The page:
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Varieties of Religious Involvement and Environmental Concerns: Testing the Lynn White Thesis
Douglas Lee Eckberg and T. Jean Blocker
Journal for the Scientific Study of Religion
Vol. 28, No. 4 (Dec., 1989), pp. 509-517
Stable URL: http://www.jstor.org/stable/1386580
Page Count: 9
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Lynn White's thesis, that the disenchantment of nature in the first chapter of Genesis led to reduced concern for the environment in the West, has received little empirical research at the level of individual differences in religious experience. In this study, we separated the effects of four different measures of religious experience on four different indexes of concern for the environment. Results offered substantial support for White's thesis: (a) belief in the Bible, and only belief in the Bible, predicted scores on all four indexes of environmental concern and did so in the direction expected by White's thesis; (b) this occurred independently of the effects of background items; (c) standard regression showed the effects of belief in the Bible to be independent of those of other measures of religious involvement on two indexes, and on the other two indexes stepwise regression showed the same thing; and (d) in only two of twelve cases did any other measure of religious experience significantly predict an index score independently of belief in the Bible.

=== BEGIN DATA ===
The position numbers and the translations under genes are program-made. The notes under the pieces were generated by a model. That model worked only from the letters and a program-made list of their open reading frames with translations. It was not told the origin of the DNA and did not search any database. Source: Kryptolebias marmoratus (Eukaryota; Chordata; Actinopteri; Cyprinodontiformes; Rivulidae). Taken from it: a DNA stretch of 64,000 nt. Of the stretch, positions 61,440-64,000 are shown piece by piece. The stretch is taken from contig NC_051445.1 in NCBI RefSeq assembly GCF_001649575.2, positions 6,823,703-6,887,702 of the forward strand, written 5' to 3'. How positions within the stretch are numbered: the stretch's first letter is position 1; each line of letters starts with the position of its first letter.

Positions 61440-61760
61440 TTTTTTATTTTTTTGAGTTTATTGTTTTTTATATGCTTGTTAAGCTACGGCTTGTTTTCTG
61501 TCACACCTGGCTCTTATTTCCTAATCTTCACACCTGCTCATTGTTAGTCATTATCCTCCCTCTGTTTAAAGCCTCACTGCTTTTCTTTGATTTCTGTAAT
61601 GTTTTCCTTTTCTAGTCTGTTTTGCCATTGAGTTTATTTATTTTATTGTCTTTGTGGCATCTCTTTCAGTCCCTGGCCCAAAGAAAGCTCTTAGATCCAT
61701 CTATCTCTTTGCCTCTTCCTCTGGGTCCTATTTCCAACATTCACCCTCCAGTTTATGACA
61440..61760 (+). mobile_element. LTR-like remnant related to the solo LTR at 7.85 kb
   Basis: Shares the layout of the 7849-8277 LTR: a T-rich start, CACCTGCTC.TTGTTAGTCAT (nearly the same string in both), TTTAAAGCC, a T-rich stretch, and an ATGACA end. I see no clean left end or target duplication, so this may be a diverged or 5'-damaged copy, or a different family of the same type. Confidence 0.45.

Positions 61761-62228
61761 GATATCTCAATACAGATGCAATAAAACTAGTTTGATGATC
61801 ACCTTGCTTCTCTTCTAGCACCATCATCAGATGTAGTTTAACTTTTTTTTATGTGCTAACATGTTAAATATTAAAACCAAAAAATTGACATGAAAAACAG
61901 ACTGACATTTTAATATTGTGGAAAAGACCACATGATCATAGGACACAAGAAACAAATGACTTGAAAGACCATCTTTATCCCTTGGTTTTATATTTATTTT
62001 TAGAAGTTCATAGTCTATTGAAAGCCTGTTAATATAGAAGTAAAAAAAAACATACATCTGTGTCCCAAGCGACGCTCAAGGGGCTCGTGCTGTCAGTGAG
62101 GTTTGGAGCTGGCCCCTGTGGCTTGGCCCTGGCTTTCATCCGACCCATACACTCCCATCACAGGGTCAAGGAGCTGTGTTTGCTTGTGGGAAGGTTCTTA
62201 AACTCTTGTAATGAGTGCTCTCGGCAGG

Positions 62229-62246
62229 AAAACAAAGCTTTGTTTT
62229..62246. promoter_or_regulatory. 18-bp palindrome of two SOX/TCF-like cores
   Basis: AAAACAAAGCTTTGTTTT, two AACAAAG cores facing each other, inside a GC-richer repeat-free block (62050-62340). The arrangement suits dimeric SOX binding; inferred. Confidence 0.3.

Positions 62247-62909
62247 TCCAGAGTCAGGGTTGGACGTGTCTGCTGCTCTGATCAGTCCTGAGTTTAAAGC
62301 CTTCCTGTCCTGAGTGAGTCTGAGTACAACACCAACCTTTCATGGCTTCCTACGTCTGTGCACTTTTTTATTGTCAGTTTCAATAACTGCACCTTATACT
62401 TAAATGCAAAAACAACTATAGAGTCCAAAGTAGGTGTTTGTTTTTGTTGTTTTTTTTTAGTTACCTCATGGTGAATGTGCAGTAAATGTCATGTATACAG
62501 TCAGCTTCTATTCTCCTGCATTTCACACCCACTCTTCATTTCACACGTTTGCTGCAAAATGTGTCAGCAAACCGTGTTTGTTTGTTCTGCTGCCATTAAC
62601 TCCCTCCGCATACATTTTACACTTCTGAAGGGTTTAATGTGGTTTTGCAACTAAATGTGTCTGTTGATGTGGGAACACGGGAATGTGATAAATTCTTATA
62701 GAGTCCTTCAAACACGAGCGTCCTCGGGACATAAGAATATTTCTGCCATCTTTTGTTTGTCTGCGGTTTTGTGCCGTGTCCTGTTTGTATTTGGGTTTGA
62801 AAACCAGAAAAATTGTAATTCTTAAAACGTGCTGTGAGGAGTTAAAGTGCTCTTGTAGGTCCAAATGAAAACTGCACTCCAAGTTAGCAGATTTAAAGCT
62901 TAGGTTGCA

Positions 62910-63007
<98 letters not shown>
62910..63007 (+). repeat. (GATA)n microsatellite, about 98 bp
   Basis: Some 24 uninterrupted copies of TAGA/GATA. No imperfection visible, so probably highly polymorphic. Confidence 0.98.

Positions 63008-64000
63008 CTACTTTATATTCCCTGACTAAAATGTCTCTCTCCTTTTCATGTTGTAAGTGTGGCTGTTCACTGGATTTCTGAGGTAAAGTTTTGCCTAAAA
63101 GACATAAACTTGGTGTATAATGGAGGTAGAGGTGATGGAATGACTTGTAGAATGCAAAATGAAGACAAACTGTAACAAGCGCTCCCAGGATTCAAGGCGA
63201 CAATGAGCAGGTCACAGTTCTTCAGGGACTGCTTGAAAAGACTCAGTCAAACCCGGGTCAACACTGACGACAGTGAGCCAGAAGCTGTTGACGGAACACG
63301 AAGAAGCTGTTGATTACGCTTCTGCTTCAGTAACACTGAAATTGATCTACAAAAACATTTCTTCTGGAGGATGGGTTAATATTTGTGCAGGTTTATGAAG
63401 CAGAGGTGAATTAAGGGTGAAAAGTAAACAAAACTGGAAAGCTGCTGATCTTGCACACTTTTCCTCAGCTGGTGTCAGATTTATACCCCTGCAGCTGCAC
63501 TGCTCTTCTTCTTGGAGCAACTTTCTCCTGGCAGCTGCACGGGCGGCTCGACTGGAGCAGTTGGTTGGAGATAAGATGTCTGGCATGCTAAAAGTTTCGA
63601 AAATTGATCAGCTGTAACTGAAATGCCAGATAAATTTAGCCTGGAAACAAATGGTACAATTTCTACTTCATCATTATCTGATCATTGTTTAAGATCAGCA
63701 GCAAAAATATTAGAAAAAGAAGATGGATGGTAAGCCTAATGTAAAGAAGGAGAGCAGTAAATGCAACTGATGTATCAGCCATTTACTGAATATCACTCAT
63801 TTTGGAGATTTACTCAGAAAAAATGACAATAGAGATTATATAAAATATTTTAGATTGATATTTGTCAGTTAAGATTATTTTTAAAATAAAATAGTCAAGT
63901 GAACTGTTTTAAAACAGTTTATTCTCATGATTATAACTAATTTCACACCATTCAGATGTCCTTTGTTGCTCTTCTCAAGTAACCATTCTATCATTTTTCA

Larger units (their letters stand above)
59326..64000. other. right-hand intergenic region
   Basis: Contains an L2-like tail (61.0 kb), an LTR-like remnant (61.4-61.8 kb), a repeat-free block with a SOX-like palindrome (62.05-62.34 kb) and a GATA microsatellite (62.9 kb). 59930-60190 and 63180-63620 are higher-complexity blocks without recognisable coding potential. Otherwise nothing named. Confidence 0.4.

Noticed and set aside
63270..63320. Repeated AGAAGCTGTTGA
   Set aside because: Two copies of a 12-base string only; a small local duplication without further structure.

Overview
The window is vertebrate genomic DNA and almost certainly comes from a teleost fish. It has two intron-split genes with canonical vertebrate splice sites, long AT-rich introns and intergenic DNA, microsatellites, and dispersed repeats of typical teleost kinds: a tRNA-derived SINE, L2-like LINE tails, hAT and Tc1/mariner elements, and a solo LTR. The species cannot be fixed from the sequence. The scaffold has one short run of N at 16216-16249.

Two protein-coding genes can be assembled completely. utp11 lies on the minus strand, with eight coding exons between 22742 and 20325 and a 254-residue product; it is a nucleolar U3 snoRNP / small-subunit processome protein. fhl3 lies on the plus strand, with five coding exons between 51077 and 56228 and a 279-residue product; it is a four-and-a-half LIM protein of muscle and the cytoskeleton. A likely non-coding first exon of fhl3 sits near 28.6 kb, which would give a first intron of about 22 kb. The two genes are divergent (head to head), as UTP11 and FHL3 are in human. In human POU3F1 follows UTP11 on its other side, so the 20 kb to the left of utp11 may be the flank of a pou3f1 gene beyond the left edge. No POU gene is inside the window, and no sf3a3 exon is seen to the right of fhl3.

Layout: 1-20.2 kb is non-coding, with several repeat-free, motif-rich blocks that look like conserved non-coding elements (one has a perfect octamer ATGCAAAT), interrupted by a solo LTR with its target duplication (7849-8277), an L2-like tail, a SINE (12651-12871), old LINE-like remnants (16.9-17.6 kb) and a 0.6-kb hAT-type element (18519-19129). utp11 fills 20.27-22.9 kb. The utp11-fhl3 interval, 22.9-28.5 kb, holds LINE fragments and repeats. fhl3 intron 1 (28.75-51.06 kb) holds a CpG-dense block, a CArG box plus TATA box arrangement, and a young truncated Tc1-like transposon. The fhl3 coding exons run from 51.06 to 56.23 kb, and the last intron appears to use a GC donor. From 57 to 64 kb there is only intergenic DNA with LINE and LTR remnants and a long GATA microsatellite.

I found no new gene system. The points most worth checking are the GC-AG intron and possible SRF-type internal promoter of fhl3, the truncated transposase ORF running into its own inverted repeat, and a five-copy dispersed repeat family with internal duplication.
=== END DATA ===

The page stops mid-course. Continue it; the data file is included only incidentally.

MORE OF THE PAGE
Journal for the Scientific Study of Religion © 1989 Society for the Scientific Study of Religion